Griffen decision reminiscent of 2010 choice

The Vikings had to choose: Hall of Fame résumé vs. developing potential. They made the choice for the long term. Behind the scenes, they know what they have with Everson Griffen, even if outsiders are shocked at the amount of money he got.

Sunday was anything but a day of rest for the Vikings. They didn't address any of their most pressing needs, but made a pair of significant signings – making sure Everson Griffen didn't hit the free agent market and bringing back middle linebacker Jasper Brinkley.

Much in the same way the Vikings made a franchise decision in which defensive end they were going to invest in four years ago, it would appear history repeated itself Sunday.

Late last season, the Vikings had the same dilemma they had down the stretch of the 2010 season. As the 2013 season wound down, it seemed to become clear that the Vikings weren't going to be able to keep both Jared Allen and Everson Griffen. They were going to have the money to invest on one of them, but not both.

In the end, the Vikings made no outward effort to renegotiate or extend Allen's contract, which is saying something because he received a huge contract when the Vikings made the trade with Kansas City that brought him to Minnesota. The Vikings paid every dime and never made an effort to re-negotiate a deal to lower his cap number. The handwriting was on the wall back in November. We were seeing the last ride of the Ol' Calf-Roper.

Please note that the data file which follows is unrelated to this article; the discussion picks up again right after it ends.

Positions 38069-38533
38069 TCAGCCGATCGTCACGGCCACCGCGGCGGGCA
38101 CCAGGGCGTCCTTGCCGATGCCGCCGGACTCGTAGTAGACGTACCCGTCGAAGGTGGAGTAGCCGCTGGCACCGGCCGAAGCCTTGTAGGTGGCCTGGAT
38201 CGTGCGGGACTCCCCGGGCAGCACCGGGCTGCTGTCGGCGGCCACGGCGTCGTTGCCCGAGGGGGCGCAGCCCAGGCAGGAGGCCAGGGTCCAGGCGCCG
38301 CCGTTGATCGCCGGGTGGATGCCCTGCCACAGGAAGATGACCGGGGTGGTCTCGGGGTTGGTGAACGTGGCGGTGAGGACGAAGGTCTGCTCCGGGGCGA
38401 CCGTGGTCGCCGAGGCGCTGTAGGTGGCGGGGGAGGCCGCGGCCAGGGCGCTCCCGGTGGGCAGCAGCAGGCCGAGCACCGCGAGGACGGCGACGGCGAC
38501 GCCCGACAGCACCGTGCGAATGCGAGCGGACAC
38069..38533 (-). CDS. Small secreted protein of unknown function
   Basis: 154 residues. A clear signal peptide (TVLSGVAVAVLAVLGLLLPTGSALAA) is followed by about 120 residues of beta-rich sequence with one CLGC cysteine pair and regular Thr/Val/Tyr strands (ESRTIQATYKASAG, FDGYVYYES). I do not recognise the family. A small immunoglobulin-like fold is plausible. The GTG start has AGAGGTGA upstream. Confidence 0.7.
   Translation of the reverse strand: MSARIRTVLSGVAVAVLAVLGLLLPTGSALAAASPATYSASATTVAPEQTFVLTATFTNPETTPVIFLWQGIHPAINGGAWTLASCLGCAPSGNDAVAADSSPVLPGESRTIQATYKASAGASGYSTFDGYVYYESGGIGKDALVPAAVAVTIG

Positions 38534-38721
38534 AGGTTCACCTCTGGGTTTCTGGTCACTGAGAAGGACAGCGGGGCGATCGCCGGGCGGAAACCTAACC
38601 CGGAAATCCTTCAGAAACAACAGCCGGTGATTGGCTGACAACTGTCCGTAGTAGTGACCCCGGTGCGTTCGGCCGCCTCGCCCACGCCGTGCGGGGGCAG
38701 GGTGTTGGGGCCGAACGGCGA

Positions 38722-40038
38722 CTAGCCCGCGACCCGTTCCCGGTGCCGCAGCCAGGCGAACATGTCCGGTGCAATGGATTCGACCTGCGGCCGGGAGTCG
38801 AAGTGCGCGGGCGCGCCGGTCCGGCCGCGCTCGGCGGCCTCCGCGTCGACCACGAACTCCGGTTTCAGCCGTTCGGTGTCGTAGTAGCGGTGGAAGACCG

What gives the Griffen signing – as well as the official "adios" to Allen –the sense of déjà vu is that we saw the same situation play itself out three years earlier.

In December 2010, Vikings fans didn't have playoff distractions to occupy their time, so they naturally started looking to the future. Brett Favre wasn't coming back, so quarterback would be an issue. At the same time, the Vikings had a pretty big question at defensive end. Both starter Ray Edwards and part-time DE Brian Robison had their contracts expiring. The Vikings had the money to sign one of them, but not both.

At the time, Edwards was the starter and Robison was the third-down guy. The Vikings saw enough in Robison that when the organization decided to invest eight figures into a contract offer, it went to Robison, not Edwards following that season.

The average Vikings fan was relatively stunned by the decision. Robison had never been a full-time player and Edwards was the established starter. The Vikings made the call and went with Robison.

With hindsight as our guide, it was the right decision for the franchise. Robison has become a productive starter, and that's the bottom line. Edwards became famous for two things – taking money from Arthur Blank and "knocking out" a boxing tomato can without landing a punch (the YouTube video never gets old).

Allen isn't going to be an embarrassment on his final NFL ride. There's no questioning that the last stop on his NFL career will be in Canton. The only question will be whether he will be the first bronze bust to sport a mullet. History teaches us that Hall of Famers are not easily replaced. Just ask those that followed in wake of Dan Marino in Miami about that.

Three years ago, the Vikings were faced with an identical decision – pay top dollar for the guy with the reputation or pay the guy you have developed to be an impact player. Hindsight says they made the right decision keeping Robison over Edwards. This time they invested a five-year, $42.5 million contract in Griffen. Will hindsight three years from now say they made the right move keeping Griffen? The answer will be written over time.

John Holler has been writing about the Vikings for more than a decade for Viking Update. Follow Viking Update on Twitter and discuss this topic on our message boards. To become a subscriber to the Viking Update web site or magazine, click here.

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